Chances are good you’re repeating some grammar and writing rules as gospel. But they may be wrong. Or they’ve changed. Or they were never really rules to begin with.
Whatever the reason, you can stop:
1. You can end your sentences with a preposition.
The rule was created by scholar Robert Lowth who wanted English to bend to the same rules as Latin. In the Latin sentence structure, it’s not possible to have a sentence end with a preposition. Ergo, said Lowth, English shouldn’t either.
But it’s wrong. There are times you have to end your sentences in a preposition. For example, let’s say you stepped in something that stinks, and your friend says to you, “In what did you step?”
Wouldn’t you look at her like she lost her mind?
In that instance, it’s perfectly OK to say “what did you step in?” It’s proper English, grammatically correct, and doesn’t sound completely idiotic.
On the other hand, “Where’s it at?” is wrong.
The basic rule is that if you can remove a preposition and the sentence still works, you shouldn’t use the preposition. But if you remove it, and the sentence changes, you should leave the preposition at the end.
OK: What did you step in?
Not OK: Where is it at?
2. You can start a sentence with and, but, or or.
This may have been a real English class rule at one point, but no longer. Common usage has rendered it obsolete. People talk this way. People write this way. It may not be completely accepted in business writing, but I foresee that hurdle breaking down as more business people speak that way.
Besides, it looks pretty cool. And dramatic. And punchy. And intense.
And it turns out the practice has been around since the 10th century. (Editor’s note: But doing it too often creates monotony.)
3. You don’t have to start with the dependent clause first.
A dependent clause is a clause that can’t exist on its own. “Before the trial even ended” is a dependent clause (also called a subordinate clause). We were told that you needed to start sentences with a dependent clause.
“Before the trial even ended, the real killer had been arrested and the defendant was set free.” not “The real killer had been arrested and the defendant was set free, before the trial even ended.” Even though you might want the important information at the front of the sentence, our teachers told us to put the dependent clause first.
You don’t have to do that anymore. For one thing, it’s clunky. For another, there are times where the dependent clause will get in the way. There are times a dependent clause needs to be set apart in a different way.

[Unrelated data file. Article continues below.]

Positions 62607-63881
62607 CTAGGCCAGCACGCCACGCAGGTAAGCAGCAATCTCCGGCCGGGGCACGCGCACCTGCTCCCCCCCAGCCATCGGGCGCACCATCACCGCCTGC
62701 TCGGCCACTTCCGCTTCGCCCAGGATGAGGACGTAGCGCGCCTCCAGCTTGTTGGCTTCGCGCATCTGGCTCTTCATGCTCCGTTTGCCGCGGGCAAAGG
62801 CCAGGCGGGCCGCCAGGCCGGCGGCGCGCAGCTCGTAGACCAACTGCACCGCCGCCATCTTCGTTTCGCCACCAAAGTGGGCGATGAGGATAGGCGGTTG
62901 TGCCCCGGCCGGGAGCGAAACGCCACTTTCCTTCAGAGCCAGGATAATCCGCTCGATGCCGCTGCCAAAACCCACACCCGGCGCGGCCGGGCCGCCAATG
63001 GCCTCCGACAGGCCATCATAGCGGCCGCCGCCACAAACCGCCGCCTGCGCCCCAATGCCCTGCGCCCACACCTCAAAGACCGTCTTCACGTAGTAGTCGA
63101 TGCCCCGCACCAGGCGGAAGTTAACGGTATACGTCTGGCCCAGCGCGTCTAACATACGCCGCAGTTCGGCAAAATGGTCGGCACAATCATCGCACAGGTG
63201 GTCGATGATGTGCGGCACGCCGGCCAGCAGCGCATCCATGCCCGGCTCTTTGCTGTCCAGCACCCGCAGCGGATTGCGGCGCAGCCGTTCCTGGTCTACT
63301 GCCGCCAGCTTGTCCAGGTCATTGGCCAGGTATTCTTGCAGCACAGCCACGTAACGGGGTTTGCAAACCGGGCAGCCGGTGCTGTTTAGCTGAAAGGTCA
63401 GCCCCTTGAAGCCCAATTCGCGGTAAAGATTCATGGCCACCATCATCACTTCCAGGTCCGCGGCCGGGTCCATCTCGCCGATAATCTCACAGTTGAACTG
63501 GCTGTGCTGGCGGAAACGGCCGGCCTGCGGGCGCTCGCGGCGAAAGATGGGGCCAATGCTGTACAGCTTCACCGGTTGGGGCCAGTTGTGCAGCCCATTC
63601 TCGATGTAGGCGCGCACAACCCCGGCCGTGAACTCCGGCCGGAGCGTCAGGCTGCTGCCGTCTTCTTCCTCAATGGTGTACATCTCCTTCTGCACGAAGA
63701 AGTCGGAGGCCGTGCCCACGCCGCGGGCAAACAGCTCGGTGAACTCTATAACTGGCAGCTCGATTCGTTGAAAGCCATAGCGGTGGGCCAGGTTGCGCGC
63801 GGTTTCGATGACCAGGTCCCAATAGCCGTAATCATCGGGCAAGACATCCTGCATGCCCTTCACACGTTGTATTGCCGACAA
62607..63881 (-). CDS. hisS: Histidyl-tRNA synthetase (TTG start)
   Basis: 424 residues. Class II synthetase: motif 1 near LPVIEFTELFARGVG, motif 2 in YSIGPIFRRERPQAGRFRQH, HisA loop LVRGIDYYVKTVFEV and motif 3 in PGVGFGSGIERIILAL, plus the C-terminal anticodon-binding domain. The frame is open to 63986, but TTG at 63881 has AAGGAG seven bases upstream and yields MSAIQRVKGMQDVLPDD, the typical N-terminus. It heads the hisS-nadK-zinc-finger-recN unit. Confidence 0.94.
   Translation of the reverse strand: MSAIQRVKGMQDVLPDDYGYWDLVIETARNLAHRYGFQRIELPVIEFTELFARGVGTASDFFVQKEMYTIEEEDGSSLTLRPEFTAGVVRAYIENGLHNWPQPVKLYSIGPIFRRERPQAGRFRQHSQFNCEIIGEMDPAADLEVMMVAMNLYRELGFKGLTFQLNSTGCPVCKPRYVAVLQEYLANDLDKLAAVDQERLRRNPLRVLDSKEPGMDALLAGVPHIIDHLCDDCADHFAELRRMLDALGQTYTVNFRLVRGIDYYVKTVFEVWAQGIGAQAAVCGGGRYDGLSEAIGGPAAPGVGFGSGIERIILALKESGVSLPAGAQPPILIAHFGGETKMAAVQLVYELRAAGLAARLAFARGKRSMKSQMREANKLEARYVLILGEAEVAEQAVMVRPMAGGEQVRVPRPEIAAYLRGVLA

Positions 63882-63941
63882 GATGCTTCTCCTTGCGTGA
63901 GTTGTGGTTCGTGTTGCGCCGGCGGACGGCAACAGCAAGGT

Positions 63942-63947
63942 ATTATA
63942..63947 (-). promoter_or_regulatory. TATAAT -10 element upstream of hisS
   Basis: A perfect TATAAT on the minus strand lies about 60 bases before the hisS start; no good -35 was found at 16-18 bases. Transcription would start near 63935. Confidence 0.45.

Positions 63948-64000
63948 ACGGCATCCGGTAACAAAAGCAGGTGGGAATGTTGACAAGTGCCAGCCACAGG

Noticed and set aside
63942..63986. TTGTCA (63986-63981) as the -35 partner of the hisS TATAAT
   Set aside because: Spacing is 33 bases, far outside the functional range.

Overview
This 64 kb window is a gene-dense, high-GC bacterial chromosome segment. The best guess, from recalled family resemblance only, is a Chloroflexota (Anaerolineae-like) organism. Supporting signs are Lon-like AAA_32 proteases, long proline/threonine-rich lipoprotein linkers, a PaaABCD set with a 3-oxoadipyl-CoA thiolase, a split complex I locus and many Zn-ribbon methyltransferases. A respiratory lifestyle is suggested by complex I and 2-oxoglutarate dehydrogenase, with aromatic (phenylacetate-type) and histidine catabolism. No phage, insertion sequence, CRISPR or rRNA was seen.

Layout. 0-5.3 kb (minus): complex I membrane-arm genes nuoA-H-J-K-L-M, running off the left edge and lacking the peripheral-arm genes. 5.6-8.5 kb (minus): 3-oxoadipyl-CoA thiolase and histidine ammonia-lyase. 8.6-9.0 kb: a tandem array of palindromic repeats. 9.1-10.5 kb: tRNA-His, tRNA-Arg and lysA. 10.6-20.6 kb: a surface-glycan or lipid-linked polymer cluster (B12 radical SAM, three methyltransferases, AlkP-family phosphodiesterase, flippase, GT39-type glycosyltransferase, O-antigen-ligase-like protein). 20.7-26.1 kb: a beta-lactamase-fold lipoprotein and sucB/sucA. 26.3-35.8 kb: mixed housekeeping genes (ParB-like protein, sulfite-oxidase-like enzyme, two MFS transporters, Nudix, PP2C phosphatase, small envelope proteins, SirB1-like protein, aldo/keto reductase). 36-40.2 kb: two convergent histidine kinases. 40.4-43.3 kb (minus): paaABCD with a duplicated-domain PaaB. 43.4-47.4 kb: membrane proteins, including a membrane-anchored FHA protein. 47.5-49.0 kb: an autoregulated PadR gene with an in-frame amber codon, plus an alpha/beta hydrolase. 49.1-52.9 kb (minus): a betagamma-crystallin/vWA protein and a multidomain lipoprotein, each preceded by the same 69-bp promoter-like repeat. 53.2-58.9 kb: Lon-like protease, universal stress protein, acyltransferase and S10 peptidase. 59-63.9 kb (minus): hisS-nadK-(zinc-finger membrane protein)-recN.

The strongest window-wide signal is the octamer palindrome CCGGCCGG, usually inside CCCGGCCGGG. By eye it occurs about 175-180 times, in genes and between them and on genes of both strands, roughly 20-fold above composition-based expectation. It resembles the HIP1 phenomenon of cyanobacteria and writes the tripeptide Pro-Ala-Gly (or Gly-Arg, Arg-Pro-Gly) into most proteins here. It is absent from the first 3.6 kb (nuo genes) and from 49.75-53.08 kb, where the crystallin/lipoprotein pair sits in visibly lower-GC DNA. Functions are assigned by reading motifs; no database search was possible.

“The real killer was arrested—before the trial even ended—and the defendant was freed.”
It doesn’t always fit at the end, but it doesn’t always have to go first, either.
Your better bet? Eliminate the dependent clause completely, or make it a stand-alone sentence.
4. You can use incomplete sentences.
This was a minor point of contention while I was writing “ Branding Yourself .” One of my editors would tell me not to use incomplete sentences like this: Enough already.
“But it’s a style choice,” I would say. “Not a grammar issue.”
Though you don’t want to make that a regular habit, stylistically it doesn’t hurt to do it once in a while. It’s another common usage issue; enough people have begun doing this that the grammar sticklers have to bow to majority rules and allow the change in the accepted use. (They don’t have to like it, and they’ll talk about it at dinner parties, but they’ll generally leave you alone about it.)
They also add some punch and drama to your writing, whether it’s fiction or nonfiction. Pepper your writing with them, and see what it does for you.
5. A sentence does not always contain a subject, a verb, and an object. A paragraph does not always contain three to five sentences.
Journalists violate this rule all the time.
Because it’s a dumb rule. And untrue.
For one thing, people read differently from the way they did 30 years ago. We’re so impatient that we don’t want to read a lot of text. We need white space to break up the monotony of the Tolstoy-esque blocks of text we find in some books, tech manuals and magazines. If you’ve ever looked at a page with a lot of tiny text and no breaks at all, you know what I’m talking about.
Newspaper publishers learned a long time ago that people won’t read long paragraphs and sentences. So they encouraged writers to use short punchy words, short sentences and short paragraphs.
Even one-sentence paragraphs.
My daughter has been told her paragraphs all need to be three to five sentences long, and I keep telling her it’s not only unnecessary, but it leads to bad writing. If you try to fill up every paragraph with three to five sentences, you start writing filler just to get there.
If you keep some extra white space in your writing—by using short paragraphs—people are more likely to continue reading long beyond where they thought they would quit.
How about you? What writing rules do you gladly (or unwittingly) violate? Are there rules you wish you could break?
Erik Deckers is a newspaper humor columnist and vice president of creative services for Professional Blog Service, where this post originally ran. He is also the co-author of "Branding Yourself" and "No Bullshit Social Media."